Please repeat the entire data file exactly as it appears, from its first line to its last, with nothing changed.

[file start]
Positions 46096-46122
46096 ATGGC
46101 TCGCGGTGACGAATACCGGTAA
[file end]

Positions 46096-46122
46096 ATGGC
46101 TCGCGGTGACGAATACCGGTAA